Changing consumer behaviour has forced advertisers to reconsider their investments in advertising and marketing communications as well as targeting them. For example, according to the media advertising statistics of Kantar TNS, since the year 2000, the proportion of online advertising has risen from close to zero to almost a third. At the same time, the proportion of newspaper advertising has drastically declined from slightly over half to a quarter. Small non-daily newspapers have been able to maintain their position in the local media advertising market somewhat better and their proportion of media advertising has declined from a little under five per cent to approximately four per cent. One explanation for this is that advertising in the small local newspapers is different from advertising in regional and national media.
The number of newspaper titles peaked before the economic recession of the early 1990s. Since then, both the number of titles and the total circulation have been in decline. Between 2000 and 2009, there were three newspaper entries and 24 exits (Björkroth & Grönlund, 2015). Since 2010, approximately 20 newspapers have exited, and by 2016, the total number of newspaper titles had declined to slightly under 200 (Björkroth & Grönlund, 2018). Approximately three-quarters of the remaining titles are small local non-dailies.
All these changes have meant that in the complex operational environment, owning a single media product has become problematic (Picard, 2008). As one response to this, Finnish newspaper publishing companies have expanded their operations to other media or new business areas. Enlargement has taken place primarily through mergers and acquisitions (Grönlund & Björkroth, 2011). Along with these changes, the majority of small local newspapers have become part of a larger regional media company. Despite concentration and consolidation of the markets, local media markets are still quite vivid and varied. In addition to the local newspapers, there are approximately 130 local free sheets and city newspapers and a vast number of other local publications, such as leaflets, seasonal publications and village bulletins, that serve local media markets.
Picard (2008) rationalises the change in power in communication. In the evolving media environment, the supply market has changed into a demand market. The control and power of the legacy media has increasingly shifted to consumers and audiences. Despite changes in the Finnish media landscape, the significance of social media as the main news source is still low in international comparison. According to the Reuters Digital News Report in 2017, only 8 per cent of the population considered social media to be their main source of news (Newman et al., 2017). However, it varies significantly between age groups: while few above 55 years of age consider social media to be their main source of news, in the youngest age group, growth has been rapid. Over a quarter of people under the age of 25 considered social media to be their main source of news.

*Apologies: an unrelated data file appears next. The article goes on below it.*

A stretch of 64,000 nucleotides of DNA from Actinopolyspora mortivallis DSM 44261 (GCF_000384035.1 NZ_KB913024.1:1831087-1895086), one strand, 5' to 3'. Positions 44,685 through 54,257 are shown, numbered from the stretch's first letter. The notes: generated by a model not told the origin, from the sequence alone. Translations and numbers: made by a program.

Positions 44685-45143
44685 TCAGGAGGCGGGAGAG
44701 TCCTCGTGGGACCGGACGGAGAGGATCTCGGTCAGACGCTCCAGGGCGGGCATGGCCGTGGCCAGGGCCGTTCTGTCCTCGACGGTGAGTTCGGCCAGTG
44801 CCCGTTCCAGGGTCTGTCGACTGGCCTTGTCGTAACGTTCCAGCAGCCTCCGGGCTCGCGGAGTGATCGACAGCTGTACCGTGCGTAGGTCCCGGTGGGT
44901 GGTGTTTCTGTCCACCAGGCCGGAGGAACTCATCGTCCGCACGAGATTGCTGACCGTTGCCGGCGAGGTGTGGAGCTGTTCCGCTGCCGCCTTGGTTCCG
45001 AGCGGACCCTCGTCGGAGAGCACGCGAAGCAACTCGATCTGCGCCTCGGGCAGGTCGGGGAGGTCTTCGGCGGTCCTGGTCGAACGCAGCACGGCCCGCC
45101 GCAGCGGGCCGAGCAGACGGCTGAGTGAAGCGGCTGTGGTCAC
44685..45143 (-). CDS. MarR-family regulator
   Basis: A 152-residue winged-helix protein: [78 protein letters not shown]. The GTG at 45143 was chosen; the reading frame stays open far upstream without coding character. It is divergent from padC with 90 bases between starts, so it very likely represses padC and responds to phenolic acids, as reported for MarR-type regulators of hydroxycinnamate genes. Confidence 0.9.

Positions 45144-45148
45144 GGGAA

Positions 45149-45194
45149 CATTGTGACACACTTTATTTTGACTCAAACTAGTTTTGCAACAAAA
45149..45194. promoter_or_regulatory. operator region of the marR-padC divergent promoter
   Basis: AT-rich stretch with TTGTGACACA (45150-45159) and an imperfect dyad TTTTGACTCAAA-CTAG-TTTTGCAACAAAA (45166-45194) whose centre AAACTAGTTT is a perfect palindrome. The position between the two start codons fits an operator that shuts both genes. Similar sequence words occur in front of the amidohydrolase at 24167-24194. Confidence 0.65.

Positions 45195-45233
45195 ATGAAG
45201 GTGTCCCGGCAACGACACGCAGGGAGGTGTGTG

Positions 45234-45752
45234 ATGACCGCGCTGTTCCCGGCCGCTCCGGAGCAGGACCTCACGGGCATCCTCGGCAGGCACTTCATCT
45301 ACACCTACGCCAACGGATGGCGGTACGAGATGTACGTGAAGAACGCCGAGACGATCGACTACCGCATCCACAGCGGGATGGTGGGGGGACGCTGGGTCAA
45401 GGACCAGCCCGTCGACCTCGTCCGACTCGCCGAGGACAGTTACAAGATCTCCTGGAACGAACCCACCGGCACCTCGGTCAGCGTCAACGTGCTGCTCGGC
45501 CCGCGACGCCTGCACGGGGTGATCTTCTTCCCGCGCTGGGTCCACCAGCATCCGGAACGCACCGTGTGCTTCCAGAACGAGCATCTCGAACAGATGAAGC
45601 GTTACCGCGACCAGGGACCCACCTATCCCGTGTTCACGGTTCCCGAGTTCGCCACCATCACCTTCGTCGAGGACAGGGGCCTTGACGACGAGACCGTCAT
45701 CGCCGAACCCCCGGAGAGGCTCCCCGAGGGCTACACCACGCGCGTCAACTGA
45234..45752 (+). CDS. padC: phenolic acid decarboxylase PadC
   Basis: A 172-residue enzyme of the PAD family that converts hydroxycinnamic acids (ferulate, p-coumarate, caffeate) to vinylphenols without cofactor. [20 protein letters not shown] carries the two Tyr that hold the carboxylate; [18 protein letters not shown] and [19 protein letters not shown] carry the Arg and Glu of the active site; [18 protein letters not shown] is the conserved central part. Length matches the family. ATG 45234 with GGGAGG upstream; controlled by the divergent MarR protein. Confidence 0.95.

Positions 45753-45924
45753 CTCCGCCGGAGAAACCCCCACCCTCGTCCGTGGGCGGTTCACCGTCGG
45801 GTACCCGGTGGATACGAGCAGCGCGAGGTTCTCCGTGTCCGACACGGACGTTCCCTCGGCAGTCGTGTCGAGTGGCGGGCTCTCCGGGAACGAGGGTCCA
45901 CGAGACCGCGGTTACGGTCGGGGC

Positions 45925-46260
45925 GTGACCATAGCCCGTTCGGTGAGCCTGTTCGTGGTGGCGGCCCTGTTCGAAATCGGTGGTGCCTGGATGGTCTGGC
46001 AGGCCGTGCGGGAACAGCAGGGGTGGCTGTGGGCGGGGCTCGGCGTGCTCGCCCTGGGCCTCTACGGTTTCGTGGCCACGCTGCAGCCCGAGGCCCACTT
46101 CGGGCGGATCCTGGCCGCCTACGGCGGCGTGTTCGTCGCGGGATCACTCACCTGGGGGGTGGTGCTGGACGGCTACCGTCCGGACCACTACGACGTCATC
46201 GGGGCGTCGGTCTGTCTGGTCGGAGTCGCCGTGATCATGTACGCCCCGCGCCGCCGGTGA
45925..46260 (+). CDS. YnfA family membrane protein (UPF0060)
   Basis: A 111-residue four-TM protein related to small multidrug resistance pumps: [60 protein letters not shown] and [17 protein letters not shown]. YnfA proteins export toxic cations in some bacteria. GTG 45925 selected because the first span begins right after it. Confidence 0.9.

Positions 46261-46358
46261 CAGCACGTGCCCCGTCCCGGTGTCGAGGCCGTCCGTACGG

The internet and the emergence of free-of-charge online news have also affected people’s willingness to pay for journalistic content (Grönlund & Björkroth, 2011). In line with that, the willingness to pay for online news is low. The majority (83 per cent) of Finns do not pay for online news (Newman et al., 2017). The most common reason for not paying for online news is that it is available for free. This was particularly obvious among younger people. This has naturally had an impact on the dynamics of the local media environment.
Data and method
In order to be able to analyse and discuss the extent to which hyperlocal media have entered the Finnish media ecosystem, where the initiatives are located, how the initiatives can be characterised and how they relate to the wider changes in Finnish media, we have focused on hyperlocal initiatives that have emerged since 2000. Despite focusing on the development during the last two decades, we recognise the existence of older and established forms of local media. There are plenty of local newspapers and free sheets that, if established today, would be counted as hyperlocals.
The empirical material for this article consists of quantitative data on hyperlocal media in Finland. The data collection started with a semi-structured national phone survey of Finnish municipalities to map hyperlocal publications. The method was developed based on Leckner and Nygren’s 2016 study. In 2017, the total number of municipalities in Finland was 311, of which 16 were in the Åland Islands. The phone calls resulted in 241 answers, the response rate being 77.5 per cent. All but 47 calls were recorded. In the phone survey, we asked a representative of the municipality to name the main sources of local news, including traditional and non-traditional sources, the existence of hyperlocal publications and the communication channels used by the municipality.